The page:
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2/20/2014 10:39:00 AM Letters to the editor: Leave it to government to come up with ill-conceived deer plan
I would like to comment on the front page story of Feb. 14, 2014, “Fewer deer permits would mean more car vs. deer accidents.”
According to IDNR spokesman Tim Schweizer and the Joint Task Force on Deer Population the way they determine the population of deer is by the number of car vs. deer accidents. So, as I understand it, less accidents equals small population and more accidents equals bigger population. It seems very unscientific to me and I am sure to other people, as well.
So, the IDNR’s proposed ‘goal’ may now be 511.8 car vs. deer collisions per million miles driven versus the previous “goal” of 413.5. Subtract the numbers and you get an increase of 98.3, which will be the new “goal” for Bureau County. That is a 23.8 percent increase. According to Bureau County sheriff John Thompson, 49 percent of accidents are car vs. deer in the county. Will the new number be possibly 60 percent of accidents?
Amazingly, state legislators set a “goal” of reducing car vs. deer accidents by 14 percent. How will that work for Bureau County with the goal of increasing by 23.8 percent?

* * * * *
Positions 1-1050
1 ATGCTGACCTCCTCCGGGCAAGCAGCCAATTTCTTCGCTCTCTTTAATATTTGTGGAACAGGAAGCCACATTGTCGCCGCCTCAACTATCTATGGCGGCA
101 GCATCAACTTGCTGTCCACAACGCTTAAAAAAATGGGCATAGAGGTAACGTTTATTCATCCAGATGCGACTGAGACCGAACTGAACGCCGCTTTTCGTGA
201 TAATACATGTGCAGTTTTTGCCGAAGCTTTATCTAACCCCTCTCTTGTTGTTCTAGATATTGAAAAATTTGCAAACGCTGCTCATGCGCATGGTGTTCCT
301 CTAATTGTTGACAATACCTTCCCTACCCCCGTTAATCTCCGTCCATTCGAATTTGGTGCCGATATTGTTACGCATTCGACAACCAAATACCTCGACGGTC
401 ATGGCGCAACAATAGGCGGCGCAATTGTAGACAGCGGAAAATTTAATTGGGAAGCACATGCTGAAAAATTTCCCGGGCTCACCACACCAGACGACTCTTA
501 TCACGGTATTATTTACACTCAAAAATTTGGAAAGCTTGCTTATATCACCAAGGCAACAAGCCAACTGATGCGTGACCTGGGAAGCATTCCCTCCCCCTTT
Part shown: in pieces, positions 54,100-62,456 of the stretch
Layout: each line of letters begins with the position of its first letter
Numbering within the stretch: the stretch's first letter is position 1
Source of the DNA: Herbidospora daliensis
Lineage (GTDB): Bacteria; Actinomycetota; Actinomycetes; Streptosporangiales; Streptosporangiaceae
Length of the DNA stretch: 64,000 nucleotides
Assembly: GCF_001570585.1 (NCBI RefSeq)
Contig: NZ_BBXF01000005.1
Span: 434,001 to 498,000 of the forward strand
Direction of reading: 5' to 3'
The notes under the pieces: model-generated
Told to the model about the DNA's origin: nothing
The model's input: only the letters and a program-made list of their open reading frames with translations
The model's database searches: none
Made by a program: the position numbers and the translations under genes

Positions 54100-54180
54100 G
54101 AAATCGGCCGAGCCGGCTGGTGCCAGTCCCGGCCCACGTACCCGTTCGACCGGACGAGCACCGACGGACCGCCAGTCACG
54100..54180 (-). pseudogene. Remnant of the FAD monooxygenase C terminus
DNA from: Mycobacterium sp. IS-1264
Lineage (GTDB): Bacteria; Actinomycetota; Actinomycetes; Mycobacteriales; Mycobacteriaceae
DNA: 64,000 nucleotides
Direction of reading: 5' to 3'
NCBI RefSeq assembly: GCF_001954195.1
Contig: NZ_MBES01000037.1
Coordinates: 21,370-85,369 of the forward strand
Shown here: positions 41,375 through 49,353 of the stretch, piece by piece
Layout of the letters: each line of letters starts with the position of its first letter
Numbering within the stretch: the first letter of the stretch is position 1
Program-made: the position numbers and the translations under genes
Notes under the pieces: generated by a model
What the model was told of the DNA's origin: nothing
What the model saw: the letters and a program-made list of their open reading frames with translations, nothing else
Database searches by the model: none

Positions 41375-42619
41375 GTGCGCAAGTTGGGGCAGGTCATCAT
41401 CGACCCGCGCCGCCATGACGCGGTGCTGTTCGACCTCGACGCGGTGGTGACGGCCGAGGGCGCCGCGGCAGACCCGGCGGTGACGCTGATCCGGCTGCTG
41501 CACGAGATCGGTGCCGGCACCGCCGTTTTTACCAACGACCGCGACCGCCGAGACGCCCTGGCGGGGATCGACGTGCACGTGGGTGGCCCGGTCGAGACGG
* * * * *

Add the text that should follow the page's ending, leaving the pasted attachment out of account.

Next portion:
Did the IDNR think to notify the auto insurance companies of their plans to increase these accidents? I don’t think they will be thrilled to learn they might be spending more money to fix damaged cars. Plus, everybody has deductibles on their plans. Do you think people will be happy spending $250, $500 or $1,000 out of pocket to have their cars repaired? Also, these accidents are not always fender-benders; some could result in loss of life.
Mr. Schweizer advises to “drive carefully and not be part of the data.”
Last year, there were 613 fewer deer taken by hunters and wasting disease in Bureau County than in the previous year due to the severe winter.
Only a government agency would think it is a good idea to reduce deer permits, which in turn will increase the deer accidents as a way of determining the deer population. Please find a better way to count the deer!
The real “goal” is to keep our roads safer.
Alan Hoenig, Princeton
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